Trendy fonts do not make a good logo
The branding strategists behind Bootleg Innovation Design give important points to ponder when building a brand
We just want to know what fonts would look great on a restaurant signage. However, Aaron Palileo, ASEAN director of Tokyo-based CIA inc./The Brand Architect Group and marketing professor at Ateneo de Manila University, will have none of it. “Believe me, I’m a font addict,” he says. “Designing the logo is the fun part.”
We all wish it was that simple. When restaurateurs spot the name of their restaurant emblazoned above their door or entrepreneurs see the printed label of the barbecue sauce they have been formulating for months, it is the proverbial feather on their cap to top off months (if not years) of laborious planning and preparation. After coming up with the perfect establishment or product, business owners can’t be blamed if they want to get to “the fun part,” hoping it really was as simple as picking a theme and a trendy font.
Bootleg Innovation Design, Palileo’s partnership with buddies Jay Amante and Paolo Abella, is usually called upon by entrepreneurs thinking that “branding” is all about configuring a nifty logo. While they admit to having aversions (“Please! Let’s not do neon,” says gallery and bar owner Amante) and preferences (“I like hand-drawn illustrations,” says filmmaker/commercial and music video director Abella), there are no cookie-cutter answers. But, as Abella points out that, there is a universal theme—“the brand needs to be consistent with the owner’s personality.”
The trio’s mission is usually to get to the core of the brand’s characteristics. Palileo admits to being “underwhelmed by traditional marketing.” Their unorthodox methods usually employ the help of psychologists and socio-anthropologists; a meticulous and tedious process that they applied to clients such as Serenitea and Fresh Options Meat Shop to deliver a strong brand strategy and customer experience design. They also researched and developed overall strategies for Carmen’s Best Ice Cream and American snack bar concept Taters.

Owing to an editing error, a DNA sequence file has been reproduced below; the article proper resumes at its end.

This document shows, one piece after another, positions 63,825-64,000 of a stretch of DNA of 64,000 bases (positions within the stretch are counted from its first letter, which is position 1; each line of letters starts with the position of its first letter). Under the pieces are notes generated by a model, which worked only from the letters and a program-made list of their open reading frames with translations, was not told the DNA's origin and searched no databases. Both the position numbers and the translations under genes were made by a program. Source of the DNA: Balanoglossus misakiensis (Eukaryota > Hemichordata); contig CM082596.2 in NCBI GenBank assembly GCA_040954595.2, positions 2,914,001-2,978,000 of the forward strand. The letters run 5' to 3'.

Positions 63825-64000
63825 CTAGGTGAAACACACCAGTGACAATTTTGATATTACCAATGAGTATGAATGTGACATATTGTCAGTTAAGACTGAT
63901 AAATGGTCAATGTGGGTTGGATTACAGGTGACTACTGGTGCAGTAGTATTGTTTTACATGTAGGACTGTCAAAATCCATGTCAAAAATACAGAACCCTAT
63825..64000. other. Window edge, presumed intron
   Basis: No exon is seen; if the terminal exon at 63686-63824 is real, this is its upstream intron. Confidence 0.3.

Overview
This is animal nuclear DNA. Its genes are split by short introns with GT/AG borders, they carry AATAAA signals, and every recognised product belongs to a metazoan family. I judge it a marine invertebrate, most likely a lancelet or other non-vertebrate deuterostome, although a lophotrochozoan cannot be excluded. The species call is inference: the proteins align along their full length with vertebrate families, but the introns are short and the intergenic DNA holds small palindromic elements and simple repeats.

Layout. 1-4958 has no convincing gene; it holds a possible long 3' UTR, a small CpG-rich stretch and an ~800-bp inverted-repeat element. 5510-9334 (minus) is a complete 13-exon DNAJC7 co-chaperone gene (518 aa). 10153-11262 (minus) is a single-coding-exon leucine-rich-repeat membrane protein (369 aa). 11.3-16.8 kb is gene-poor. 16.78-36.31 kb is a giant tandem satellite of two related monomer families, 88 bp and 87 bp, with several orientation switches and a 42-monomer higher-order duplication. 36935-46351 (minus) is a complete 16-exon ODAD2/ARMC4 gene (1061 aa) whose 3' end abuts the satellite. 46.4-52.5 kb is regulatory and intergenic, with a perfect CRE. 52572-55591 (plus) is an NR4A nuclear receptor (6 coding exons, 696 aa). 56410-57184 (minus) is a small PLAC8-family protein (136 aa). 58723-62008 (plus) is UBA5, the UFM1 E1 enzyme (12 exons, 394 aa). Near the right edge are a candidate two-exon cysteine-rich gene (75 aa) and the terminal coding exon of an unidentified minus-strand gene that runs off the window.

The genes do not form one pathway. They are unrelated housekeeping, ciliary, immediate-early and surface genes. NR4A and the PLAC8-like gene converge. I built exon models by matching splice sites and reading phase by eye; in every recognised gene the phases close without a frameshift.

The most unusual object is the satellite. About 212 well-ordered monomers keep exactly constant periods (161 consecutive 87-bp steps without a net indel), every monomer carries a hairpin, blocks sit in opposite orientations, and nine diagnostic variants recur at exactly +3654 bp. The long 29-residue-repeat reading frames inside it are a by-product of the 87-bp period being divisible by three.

“First, we need to help these brands figure out what they are offering,” Palileo says. “They have to be able to get their ideology across to their customers.” Some brands are designed to appeal to people’s needs. Amante shares points they pondered when working with Serenitea. “When people think of their brand, is it meant to make them more relaxed? Energized? Or is it meant to be an indulgence? Their branding design needs to reflect that.”
GET IN PEOPLE’S HEADS
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Traditional marketing calls for business owners to know their target market. Once that is established, Palileo encourages clients to figure out what controls their behavior. The psychologists in their team help them decipher imprints or remarkable experiences in the past that people associate with certain things. In this case, food and beverage. “What are the things we associate with milk? With ice cream?” Palileo asks.
Sometimes, imprints help pinpoint a brand’s unlikely competitor. “For Carmen’s Best, subjects kept on referring to Arce Dairy as a brand cut from the same cloth. And they have been around for decades, still selling their ice cream in those copper tins. Surprisingly, that’s the imprint that Carmen’s Best fans have when made to regress.” Imprints also help business owners edit their offerings or menu items with the knowledge of what motivates their market’s decisions.
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Surprisingly, after all the work these branding experts put into their research and strategic planning, sometimes clients find it difficult to connect with the end result. “That’s why the process is so important,” Palileo says. Based on their experiences with past clients, some have a completely different perspective and is far removed from their brand and market. When there’s a disconnect, clients unfortunately refuse to follow through on their strategy and design.
Unfortunate, of course, since these brands have finally figured out their personalities that will be used in designing a logo. Abella, dubbed “The Fonter,” lays out the options and important points that need attention. “Is your brand a classic? Is it a sans serif?’ Also, will the design stand out?” It would be best to know what these cliches are, he says, in order to avoid them. “Unless,” Abella corrects, “you can pull it off.”
This explains why the three caution against being a slave to trends. While some themes and fonts might seem current, they may not necessarily be the right fit for the personality of the establishment or product. And, like a pair of jeans that fit to a tee, a well-conceptualized and strategized brand design evokes strength and confidence.
“People can tell when you have a clear point of view,” says Abella.
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